Rob Bell is a charismatic 40-year old pastor of the Mars Hill Bible Church in Grandville, Michigan, which attracts over 10,000 people for Sunday services, and which "emphasizes discussion rather than dogmatic teaching." (1) Although Bell was well-known in religious circles before the publication this year of his latest book, (2) Love Wins, this book has catapulted him into a pastoral rock star. (3) His celebrity was sealed when Time magazine did a cover story on him in the April 25th issue this year.
Love Wins stirred up a theological hornet's nest. One of its critics, a prominent seminary president, attacked it as "theologically disastrous." (4) So, what did Bell say which ignited controversy? In a nutshell, he said that what most Christians believe about heaven and hell is wrong! He signals his attack on orthodoxy in the Preface:
A staggering number of people have been taught that a select few Christians will spend forever in a peaceful, joyous place called heaven, while the rest of humanity spends forever in torment and punishment in hell with no chance for anything better... This (teaching) is misguided and toxic (emphasis mine) and ultimately subverts the contagious spread of Jesus's message of love, peace, forgiveness, and joy that our world desperately needs to hear. (5)
To show how the "misguided" notion of hell has gripped people, Bell recounts a story about an art show in his church in which one artist included in her exhibit a quotation by Mohandas Gandhi, a Hindu. Bell was shocked to find a note attached to the quote by a visitor which said: "Reality check: He's in hell." The idea that a loving God could consign one of the world's greatest peacemakers to hell struck Bell as absurd. Similarly, Bell reasons, it is inconceivable that a loving God could condemn any other compassionate and responsible person, even an atheist, to eternal torment. (6) Bell says that those Christians who close heaven to non-Christians fail to understand that Jesus offered a message of love, peace, and forgiveness to the entire world and not merely to one tribe, culture, or religion. (7)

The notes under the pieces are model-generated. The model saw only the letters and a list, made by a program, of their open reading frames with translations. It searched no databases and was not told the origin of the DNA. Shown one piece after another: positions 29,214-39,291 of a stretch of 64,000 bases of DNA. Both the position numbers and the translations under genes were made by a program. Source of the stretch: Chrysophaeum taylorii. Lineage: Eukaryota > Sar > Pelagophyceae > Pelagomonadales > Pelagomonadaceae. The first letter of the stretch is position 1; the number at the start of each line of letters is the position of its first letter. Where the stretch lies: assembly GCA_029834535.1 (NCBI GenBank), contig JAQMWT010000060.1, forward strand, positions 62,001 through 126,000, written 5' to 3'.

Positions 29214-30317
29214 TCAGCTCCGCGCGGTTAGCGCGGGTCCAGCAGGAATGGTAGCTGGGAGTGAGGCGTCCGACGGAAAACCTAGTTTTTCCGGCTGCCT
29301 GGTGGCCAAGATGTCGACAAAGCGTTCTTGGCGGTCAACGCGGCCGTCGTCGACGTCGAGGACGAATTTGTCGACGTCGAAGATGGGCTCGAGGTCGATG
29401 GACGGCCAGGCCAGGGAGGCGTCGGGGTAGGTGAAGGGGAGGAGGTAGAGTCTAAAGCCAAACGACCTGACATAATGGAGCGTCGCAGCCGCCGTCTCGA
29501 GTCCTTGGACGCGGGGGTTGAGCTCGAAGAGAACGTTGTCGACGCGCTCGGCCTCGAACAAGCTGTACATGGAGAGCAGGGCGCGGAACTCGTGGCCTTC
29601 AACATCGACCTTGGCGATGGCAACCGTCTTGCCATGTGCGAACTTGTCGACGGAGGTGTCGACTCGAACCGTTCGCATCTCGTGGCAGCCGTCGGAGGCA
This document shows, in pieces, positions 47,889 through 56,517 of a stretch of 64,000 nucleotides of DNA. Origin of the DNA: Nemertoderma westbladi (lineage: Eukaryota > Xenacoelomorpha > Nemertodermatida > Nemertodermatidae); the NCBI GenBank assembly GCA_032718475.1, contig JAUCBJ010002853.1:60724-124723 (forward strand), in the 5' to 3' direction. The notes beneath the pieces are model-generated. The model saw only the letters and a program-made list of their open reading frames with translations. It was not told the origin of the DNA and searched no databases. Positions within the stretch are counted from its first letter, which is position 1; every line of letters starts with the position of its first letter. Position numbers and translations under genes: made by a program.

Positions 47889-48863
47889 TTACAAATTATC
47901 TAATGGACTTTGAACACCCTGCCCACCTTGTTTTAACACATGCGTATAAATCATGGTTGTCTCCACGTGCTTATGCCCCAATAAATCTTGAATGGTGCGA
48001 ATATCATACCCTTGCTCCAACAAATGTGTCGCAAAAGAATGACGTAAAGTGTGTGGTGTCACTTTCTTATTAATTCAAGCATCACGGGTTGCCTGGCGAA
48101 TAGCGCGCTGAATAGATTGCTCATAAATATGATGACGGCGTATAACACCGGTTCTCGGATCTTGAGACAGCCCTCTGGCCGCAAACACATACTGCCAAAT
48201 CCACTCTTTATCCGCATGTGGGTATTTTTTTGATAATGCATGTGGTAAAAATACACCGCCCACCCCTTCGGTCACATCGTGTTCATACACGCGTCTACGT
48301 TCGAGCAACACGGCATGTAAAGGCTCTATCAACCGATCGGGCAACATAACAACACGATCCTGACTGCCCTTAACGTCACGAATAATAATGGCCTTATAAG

But Bell doesn't stop there. For Bell, heaven and hell are not distant places somewhere "out there" where people go forever after they die. Heaven and hell, he insists, are conditions in the here and now. You are in heaven when you freely embrace God's love and you are in hell when you don't. (8) Those who embrace God's love, Bell says, shower love on others, especially those who suffer, and those who reject God's love are indifferent or cruel to others. (9)
Love Wins has many shortcomings.
- It fails to deal with two philosophical conundrums: why does a loving and powerful God allow tsunamis, floods, cancer, AIDS, starvation, dementia, and crime? And are divine omnipotence and human free will reconcilable?
- It makes selective use of the Bible.
- It fails to explain what happens at death if, as Bell says, heaven and hell are in the here and now; and
- It lacks the technical arguments that one looks for in a serious discussion of religion.
Nevertheless, Bell's book is a bold assault on conventional religion from within which will inspire a great many to take a fresh look at their beliefs and practices. (10)